Guest Post: “Do Writers Deserve to be Paid for Their Work?” by Tony Ballantyne

BallantyneT-AuthorPicLet’s be honest, not always.

Most writing is unsolicited. Although a fair proportion of my writing nowadays has been commissioned in one way or another, most of the stuff I’ve done has been on spec. The short story market certainly works that way, and only a minority of authors sell a novel through an outline.

Face it, nobody asked us to write, and the fact that we’ve written a story unasked doesn’t mean that someone has to buy it any more than the fact that your local McDonalds has made too many Big Macs means that you have to eat them to stop them being wasted. Continue reading

Review: A DANGEROUS FICTION by Barbara Rogan (Penguin)

RoganB-DangerousFictionA publishing industry whodunnit?

When a glamorous literary agent falls prey to a violent stalker, she discovers that the publishing biz can really be murder…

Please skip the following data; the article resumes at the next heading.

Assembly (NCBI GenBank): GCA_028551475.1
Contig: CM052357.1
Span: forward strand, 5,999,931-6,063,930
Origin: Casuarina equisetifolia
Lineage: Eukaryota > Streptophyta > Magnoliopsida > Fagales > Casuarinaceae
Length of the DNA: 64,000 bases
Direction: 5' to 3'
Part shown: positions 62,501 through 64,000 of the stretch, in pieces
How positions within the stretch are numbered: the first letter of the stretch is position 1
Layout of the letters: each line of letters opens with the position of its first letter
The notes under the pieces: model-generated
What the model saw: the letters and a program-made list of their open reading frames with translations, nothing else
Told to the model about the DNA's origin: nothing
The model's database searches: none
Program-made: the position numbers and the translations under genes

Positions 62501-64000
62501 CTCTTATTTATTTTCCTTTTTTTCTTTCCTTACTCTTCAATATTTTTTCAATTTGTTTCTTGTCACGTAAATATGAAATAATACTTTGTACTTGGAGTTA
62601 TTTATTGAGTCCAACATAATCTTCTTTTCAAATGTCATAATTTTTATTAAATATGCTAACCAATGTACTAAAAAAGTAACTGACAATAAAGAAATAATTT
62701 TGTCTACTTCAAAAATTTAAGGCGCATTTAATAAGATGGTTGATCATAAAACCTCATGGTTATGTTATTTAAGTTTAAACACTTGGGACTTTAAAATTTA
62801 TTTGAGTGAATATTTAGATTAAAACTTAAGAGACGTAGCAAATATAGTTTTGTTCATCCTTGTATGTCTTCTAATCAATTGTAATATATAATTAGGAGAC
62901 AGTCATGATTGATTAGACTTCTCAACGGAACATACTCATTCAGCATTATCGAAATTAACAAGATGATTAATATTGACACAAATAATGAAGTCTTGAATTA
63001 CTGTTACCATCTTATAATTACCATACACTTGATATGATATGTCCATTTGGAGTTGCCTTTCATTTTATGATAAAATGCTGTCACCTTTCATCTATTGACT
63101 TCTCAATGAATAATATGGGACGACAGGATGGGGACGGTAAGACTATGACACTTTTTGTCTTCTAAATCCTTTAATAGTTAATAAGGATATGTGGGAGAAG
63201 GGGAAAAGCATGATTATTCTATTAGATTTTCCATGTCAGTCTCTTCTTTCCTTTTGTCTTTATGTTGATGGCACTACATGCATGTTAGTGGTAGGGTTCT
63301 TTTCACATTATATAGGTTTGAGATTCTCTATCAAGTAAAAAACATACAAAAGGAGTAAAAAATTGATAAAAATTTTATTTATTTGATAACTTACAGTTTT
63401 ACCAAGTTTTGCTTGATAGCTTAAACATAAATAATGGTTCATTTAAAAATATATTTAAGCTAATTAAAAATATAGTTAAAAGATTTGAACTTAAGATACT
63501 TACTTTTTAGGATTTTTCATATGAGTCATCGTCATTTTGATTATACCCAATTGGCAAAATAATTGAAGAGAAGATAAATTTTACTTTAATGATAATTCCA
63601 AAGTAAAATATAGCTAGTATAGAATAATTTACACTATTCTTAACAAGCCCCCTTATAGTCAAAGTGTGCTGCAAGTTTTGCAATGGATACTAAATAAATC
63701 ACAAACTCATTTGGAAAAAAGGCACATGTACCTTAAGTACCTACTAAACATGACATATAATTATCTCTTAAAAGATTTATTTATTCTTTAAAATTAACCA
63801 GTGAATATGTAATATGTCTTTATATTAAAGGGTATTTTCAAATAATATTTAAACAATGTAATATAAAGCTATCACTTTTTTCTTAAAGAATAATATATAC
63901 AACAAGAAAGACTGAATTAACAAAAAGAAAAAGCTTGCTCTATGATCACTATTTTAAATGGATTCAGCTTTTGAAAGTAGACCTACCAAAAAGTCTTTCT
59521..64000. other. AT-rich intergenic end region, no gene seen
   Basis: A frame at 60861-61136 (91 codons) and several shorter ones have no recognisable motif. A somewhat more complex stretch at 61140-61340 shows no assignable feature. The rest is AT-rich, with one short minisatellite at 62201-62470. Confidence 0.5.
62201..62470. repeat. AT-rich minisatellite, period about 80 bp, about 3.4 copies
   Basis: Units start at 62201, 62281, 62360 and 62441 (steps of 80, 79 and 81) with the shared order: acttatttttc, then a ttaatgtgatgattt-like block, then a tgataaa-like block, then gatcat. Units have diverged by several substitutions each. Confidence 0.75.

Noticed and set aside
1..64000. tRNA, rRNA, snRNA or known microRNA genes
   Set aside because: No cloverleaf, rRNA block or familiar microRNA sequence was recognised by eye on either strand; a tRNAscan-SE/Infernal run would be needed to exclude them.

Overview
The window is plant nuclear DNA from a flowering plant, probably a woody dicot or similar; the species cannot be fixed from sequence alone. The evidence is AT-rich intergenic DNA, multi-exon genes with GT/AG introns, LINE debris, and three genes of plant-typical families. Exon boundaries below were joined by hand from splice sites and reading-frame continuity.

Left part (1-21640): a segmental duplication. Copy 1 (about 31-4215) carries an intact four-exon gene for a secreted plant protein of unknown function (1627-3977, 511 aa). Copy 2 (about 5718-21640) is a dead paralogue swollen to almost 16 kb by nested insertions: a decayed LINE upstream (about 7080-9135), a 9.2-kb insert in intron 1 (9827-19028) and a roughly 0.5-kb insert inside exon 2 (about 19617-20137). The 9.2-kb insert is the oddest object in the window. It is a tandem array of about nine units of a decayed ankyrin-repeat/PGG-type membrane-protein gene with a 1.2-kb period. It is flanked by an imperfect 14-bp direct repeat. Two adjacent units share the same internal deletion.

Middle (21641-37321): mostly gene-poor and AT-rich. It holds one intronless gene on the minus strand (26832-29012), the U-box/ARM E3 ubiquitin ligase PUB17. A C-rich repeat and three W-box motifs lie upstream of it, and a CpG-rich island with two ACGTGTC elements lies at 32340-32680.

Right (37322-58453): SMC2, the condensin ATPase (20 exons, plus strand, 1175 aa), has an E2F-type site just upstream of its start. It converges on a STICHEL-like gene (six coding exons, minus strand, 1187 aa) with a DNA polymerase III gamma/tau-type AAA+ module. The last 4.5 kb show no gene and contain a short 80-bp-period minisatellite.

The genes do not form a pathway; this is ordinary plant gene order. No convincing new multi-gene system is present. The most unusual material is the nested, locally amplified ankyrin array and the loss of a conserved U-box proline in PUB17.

Jo Donovan always manages to come out on top. Originally from the backwoods of Appalachia, she forged a hard path to elegant lunches and parties among New York City’s literati. At thirty-five, she’s the widow of the renowned novelist (and notorious playboy) Hugo Donovan, the owner of one of the best literary agencies in town, and is one of the most sought-after agents in the business. But all this is about to fall apart, as a would-be client turns stalker, a hack shops around a proposal for an unauthorized tell-all biography of Hugo, and a handsome old flame shows up without warning.

Both a seasoned author and a former literary agent herself, Barbara Rogan knows the publishing world from all angles. Fans of Lisa Lutz and Jaqueline Winspear will adore Jo Donovan and Rogan’s wickedly sharp tale that skewers the dangerous fictions we read—and the dangerous fictions we tell ourselves.

This was a pretty interesting novel. I first heard about it years ago, but only recently picked it up at the Strand Bookstore, in New York (easily one of the most overwhelmingly magical places on the planet…). A Dangerous Fiction is a well-written, interesting novel. There was one main weakness, but I nevertheless enjoyed reading it. It’s a must for anyone interested in publishing, too. Continue reading

Interesting, Different Conventions in Publishing… Synopses

DenfeldR-EnchantedUSHC Crop